Wednesday, December 23, 2009

Hot Stove Update: Vazquez, Rodney, Duchscherer and more

posted by Jon Williams
Happy Holidays!

I am a bit surprised not to have a better idea on where the big free agents (Jason Bay and Matt Holliday) are going to land. At one point I was certain that Holliday would re-sign with the Cardinals and Bay would be a New York Met but that seems far from certain. The Red Sox seem suddenly obsessed with defense after having a poor showing in 2009, though essentially the same team wasn't so bad in 2008. The Cardinals are acting as if they didn't realize that Holliday wanted a contract befitting a player ranked among the best in the sport.

Meanwhile, the New York Mets continue to act (as excellently described by the New York Post before Christmas) like a small market team. They act as if they want Jason Bay but they make offers they know he will not accept. They desperately need pitching but are chasing retreads rather than attempting to acquire talent that could make a real difference. But at least they aren't the Los Angeles Dodgers who seem more obsessed with dumping payroll than improving the team. It is hard to take a team seriously that dumps, Randy Wolf, Orlando Hudson and Juan Pierre only to bring in Jamey Carroll.

It would be a massive understatement to say I have been distracted the last couple of weeks. I have a ton to catch up on. I've been banging out e-mails this week. If you've been waiting for a response from me you should be getting one very soon. The team reports will continue and hopefully appear much more frequently. My big secret project is going very well. It will be extremely useful to any fantasy owner and free to my loyal readers. I also have the annual All Sleeper Teams in progress, and a report on my Shortlist pitching strategy.

Braves trade Vazquez to Yankees for Melky Cabrera and prospects

The Yankees acquired Javier Vazquez at a bargain rate but the Braves received exactly what they wanted. For the Braves, outfield depth, bullpen depth and a quality prospect was an extra added bonus to the millions of dollars in salary relief. Atlanta would have preferred to deal Derek Lowe who had the larger salary and the worse season in 2009. But make no mistake the Braves are happy with the return.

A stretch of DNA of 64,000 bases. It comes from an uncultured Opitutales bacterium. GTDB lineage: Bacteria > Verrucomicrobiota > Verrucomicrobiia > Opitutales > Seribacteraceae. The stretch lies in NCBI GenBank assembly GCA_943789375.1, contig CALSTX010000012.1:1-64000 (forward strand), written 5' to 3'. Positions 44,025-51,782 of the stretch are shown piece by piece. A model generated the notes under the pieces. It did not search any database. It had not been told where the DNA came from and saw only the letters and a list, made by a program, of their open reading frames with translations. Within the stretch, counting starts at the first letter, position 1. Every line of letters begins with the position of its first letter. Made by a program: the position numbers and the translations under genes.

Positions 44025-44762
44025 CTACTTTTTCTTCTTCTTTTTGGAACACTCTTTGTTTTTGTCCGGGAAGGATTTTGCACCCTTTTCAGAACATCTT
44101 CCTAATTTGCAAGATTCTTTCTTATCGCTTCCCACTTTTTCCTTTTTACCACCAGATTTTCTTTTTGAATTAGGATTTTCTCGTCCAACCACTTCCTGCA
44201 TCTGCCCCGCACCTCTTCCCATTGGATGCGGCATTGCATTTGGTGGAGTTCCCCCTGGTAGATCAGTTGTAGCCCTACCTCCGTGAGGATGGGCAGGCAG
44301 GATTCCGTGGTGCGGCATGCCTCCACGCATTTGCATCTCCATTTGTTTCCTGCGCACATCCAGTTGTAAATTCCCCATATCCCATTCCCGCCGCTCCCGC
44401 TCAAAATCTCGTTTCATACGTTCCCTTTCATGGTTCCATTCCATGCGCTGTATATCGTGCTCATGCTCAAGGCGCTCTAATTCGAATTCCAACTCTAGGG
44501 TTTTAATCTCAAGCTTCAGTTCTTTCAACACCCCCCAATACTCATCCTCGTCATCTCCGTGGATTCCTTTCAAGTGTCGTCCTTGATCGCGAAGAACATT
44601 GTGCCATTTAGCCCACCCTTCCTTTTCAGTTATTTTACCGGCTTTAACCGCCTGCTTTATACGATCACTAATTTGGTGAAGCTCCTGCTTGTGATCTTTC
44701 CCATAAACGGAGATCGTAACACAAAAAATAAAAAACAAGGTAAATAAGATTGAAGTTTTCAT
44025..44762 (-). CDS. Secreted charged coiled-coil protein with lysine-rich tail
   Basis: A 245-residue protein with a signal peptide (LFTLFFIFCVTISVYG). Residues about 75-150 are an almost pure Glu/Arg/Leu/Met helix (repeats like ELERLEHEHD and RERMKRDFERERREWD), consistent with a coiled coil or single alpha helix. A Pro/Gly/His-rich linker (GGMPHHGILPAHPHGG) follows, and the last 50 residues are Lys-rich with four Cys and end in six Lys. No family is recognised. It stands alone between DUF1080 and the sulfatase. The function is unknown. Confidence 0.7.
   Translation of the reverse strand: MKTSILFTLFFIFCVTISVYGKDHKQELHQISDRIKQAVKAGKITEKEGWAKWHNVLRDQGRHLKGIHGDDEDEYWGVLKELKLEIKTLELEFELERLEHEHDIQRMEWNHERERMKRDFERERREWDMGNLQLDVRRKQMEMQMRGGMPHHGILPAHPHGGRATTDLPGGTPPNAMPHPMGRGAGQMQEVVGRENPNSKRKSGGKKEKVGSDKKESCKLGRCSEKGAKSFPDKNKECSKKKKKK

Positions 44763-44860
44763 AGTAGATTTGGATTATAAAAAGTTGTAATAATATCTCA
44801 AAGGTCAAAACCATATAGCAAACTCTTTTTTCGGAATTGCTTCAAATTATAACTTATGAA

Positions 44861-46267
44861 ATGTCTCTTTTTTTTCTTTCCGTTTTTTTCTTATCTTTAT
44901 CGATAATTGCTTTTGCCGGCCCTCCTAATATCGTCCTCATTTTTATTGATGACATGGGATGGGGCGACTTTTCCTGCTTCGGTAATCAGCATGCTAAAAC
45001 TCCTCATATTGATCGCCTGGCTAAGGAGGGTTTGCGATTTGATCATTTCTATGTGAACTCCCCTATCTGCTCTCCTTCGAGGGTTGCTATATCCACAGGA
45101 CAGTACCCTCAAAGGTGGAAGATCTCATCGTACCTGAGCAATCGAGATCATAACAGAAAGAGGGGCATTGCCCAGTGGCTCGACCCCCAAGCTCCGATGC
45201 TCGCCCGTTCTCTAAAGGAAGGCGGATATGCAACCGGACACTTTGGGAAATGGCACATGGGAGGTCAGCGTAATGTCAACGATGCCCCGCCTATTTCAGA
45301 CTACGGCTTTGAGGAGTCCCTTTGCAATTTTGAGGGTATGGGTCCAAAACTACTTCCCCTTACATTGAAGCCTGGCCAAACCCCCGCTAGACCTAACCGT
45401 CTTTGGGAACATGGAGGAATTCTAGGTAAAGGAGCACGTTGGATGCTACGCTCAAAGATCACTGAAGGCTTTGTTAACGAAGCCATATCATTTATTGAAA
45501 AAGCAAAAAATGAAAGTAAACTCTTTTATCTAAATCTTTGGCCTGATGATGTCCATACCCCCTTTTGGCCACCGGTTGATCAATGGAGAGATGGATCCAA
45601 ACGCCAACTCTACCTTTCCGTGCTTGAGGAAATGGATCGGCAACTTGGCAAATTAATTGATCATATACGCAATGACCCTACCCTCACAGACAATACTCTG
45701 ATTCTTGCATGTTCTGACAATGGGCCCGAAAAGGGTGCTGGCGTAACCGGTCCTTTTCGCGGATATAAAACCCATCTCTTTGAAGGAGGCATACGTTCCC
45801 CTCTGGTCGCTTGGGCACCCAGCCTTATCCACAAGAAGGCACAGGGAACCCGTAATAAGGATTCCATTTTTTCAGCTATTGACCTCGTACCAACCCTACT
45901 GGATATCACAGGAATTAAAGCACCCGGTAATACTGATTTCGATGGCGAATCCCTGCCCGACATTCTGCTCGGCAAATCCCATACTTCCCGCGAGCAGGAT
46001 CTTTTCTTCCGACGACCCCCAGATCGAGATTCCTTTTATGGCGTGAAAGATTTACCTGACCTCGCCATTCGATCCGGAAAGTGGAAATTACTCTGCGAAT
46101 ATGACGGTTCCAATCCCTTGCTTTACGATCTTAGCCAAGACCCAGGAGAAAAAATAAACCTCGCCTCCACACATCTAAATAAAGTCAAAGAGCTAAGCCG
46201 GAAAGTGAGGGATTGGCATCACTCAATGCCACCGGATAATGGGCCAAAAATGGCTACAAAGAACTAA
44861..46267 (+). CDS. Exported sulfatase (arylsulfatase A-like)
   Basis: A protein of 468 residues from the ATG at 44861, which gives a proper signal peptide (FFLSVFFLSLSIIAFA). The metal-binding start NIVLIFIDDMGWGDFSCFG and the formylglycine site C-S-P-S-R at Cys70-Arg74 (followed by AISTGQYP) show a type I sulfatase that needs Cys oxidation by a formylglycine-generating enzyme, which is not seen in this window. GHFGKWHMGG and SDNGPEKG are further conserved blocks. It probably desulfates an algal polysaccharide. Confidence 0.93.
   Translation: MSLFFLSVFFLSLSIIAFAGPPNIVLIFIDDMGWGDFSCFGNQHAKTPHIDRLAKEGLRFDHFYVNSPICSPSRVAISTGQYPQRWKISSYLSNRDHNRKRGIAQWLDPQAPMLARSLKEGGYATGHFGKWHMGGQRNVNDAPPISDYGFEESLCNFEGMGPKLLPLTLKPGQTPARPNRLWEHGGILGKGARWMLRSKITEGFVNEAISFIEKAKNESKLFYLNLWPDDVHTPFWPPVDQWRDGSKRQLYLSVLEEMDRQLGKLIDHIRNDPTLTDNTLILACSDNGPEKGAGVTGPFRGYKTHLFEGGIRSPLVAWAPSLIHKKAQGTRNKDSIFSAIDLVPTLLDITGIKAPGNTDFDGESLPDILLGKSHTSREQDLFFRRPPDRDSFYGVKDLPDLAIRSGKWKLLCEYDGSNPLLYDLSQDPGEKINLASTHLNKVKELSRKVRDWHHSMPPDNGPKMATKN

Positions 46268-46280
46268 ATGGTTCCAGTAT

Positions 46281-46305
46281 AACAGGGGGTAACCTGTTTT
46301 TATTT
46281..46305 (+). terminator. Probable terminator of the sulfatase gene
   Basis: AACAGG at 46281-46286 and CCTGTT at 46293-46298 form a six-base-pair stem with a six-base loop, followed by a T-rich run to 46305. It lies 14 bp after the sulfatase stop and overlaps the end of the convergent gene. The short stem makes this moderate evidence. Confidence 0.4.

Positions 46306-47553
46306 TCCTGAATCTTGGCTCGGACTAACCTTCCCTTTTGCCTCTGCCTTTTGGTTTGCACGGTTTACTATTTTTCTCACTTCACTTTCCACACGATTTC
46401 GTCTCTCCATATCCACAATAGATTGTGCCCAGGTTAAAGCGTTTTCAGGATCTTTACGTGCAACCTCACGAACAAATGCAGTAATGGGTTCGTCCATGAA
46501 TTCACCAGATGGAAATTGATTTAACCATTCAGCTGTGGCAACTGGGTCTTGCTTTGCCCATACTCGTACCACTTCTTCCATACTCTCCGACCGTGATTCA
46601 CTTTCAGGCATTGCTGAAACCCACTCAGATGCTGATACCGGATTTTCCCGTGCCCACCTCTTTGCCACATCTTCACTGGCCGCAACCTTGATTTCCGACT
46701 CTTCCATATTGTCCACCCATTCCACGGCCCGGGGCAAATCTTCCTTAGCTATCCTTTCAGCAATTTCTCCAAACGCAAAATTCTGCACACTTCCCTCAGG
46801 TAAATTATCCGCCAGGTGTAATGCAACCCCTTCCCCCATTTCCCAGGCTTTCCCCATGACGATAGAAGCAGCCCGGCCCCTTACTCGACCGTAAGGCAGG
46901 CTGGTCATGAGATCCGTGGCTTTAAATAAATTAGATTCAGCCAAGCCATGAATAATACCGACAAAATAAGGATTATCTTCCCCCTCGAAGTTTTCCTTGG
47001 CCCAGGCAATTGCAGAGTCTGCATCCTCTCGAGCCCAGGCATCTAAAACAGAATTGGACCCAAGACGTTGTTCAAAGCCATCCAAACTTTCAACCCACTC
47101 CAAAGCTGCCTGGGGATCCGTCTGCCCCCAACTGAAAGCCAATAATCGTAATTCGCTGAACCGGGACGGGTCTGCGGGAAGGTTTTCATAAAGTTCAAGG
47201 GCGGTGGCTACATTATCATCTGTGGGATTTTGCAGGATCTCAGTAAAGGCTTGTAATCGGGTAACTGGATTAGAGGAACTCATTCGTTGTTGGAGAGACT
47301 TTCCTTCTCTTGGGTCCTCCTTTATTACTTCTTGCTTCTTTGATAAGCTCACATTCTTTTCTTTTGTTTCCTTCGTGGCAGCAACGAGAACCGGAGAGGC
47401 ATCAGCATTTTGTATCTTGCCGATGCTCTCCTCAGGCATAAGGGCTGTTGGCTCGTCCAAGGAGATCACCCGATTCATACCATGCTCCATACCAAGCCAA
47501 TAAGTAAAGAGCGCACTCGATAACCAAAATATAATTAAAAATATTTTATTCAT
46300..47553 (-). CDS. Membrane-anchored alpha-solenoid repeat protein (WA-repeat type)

You have already been hearing how Vazquez was thought to lack gumption, grit, fortitude, and doggedness but that's all so much baloney. Vazquez was fine the first half of his first season in New York but a shoulder injury that he kept quiet trashed his second half stats.It may have looked like a choke but it was not. If more evidence is actually required you can look to the 2009 season. The Braves were in playoff contention the entire season and Vazquez led the staff.

Vazquez does have a history of underachieving. But this looks like a combination of bad luck and playing for bad defensive teams in launching pad stadiums. His strikeout rates and walk rates have been great. His groundball rates have typically been around 40 percent. He isn't like to match his 2009 season pitching in the American League East but he should be one of the top starters. For fantasy owners he is likely to provide a ton of strikeouts and more than acceptable ratios. but pitching for the Yankees also gives owners reason to hope for a high win total. Wins are unpredictable but a fantastic offense backing a great pitcher is what you hope for and you'll find it here.

The Diamondbacks and right-hander Bob Howry have agreed to terms on a one-year deal with a team option for 2011.

The Diamondbacks are building a solid bullpen with Bob Howry added to the earlier acquisition of Aaron Heilman. Juan Gutierrez and Chad Qualls were already in place. Any of these names could find save chances but until we hear differently Qualls is the primary closer. Fantasy owners in deeper leagues should feel confident buying any of these relievers in the $2-3 range as cheap saves speculation. The Diamondbacks seem to be strengthening their bullpen as a method of protecting their younger arms (though the best of them was traded away recently).